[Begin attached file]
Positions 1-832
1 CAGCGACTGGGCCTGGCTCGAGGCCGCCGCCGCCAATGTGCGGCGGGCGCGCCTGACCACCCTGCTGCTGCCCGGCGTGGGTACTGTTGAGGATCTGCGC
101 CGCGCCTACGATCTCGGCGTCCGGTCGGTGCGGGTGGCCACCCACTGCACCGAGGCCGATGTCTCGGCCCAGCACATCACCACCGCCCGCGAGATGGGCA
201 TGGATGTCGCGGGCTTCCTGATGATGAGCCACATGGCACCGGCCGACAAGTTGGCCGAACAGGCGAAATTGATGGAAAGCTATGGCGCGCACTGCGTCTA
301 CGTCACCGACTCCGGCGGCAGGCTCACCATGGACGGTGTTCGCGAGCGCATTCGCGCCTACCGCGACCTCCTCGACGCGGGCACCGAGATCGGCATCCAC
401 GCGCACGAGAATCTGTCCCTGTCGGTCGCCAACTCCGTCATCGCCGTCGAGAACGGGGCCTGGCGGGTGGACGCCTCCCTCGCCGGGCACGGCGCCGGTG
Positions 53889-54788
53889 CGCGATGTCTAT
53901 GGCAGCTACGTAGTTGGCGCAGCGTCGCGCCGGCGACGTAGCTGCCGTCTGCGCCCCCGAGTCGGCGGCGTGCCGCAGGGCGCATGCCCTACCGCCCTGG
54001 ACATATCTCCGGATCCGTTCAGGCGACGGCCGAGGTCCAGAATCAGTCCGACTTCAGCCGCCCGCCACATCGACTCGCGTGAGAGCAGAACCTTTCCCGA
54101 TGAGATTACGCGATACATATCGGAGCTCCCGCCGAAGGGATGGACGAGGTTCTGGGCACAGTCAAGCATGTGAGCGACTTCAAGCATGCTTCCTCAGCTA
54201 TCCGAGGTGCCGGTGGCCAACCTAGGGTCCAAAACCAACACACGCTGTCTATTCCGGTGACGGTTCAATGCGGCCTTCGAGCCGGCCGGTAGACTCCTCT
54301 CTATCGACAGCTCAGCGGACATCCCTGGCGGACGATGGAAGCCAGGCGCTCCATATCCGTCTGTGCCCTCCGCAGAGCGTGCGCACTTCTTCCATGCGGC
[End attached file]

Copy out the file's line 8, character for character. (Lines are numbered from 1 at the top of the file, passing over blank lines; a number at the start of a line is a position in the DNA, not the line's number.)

53889 CGCGATGTCTAT